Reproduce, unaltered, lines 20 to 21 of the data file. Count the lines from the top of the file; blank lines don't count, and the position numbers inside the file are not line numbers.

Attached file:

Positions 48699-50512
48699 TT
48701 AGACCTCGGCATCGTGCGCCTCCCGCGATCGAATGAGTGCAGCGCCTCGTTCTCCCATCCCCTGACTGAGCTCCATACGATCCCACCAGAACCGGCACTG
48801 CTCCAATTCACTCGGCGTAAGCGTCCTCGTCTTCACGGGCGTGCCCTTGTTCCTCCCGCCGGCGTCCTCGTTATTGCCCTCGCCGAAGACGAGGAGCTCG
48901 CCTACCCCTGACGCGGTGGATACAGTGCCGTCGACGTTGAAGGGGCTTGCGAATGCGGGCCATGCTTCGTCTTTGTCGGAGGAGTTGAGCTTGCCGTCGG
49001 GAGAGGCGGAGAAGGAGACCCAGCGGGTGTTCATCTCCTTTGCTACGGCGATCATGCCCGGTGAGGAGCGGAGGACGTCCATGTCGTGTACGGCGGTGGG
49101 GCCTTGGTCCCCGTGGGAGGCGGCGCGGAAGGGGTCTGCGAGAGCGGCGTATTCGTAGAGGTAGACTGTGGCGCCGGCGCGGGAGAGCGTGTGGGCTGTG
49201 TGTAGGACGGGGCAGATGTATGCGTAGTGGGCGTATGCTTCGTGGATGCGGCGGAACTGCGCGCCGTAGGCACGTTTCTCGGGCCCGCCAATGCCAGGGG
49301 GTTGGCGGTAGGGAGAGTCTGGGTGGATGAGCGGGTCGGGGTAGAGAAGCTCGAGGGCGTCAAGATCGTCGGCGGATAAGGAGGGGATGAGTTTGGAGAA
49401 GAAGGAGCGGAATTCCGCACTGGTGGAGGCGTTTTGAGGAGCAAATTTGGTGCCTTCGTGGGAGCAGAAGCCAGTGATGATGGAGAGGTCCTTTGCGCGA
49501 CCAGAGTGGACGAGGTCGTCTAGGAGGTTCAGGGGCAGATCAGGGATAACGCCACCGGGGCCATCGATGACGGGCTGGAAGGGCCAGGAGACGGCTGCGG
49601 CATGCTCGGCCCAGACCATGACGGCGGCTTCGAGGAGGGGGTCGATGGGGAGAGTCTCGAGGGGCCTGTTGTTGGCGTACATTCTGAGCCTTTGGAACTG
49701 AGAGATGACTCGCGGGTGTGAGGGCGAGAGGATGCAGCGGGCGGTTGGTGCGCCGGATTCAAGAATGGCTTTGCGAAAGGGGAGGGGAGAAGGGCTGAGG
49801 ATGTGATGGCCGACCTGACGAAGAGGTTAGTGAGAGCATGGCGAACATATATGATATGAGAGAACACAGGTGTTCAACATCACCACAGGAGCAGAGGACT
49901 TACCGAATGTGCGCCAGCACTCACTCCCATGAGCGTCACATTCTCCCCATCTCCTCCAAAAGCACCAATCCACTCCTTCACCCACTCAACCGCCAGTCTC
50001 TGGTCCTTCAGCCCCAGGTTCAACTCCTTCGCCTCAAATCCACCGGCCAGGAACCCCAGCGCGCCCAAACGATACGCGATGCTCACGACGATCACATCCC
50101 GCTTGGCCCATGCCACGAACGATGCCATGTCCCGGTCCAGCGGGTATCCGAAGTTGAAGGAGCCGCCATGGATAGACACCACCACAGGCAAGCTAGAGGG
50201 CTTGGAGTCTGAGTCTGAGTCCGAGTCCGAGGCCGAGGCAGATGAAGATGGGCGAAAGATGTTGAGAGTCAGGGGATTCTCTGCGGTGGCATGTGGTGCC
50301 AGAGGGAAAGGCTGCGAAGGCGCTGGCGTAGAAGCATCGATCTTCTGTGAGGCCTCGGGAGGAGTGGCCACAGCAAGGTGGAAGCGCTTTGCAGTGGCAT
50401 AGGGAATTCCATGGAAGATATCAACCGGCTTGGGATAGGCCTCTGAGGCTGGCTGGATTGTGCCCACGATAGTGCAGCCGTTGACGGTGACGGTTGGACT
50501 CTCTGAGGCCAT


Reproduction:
50401 AGGGAATTCCATGGAAGATATCAACCGGCTTGGGATAGGCCTCTGAGGCTGGCTGGATTGTGCCCACGATAGTGCAGCCGTTGACGGTGACGGTTGGACT
50501 CTCTGAGGCCAT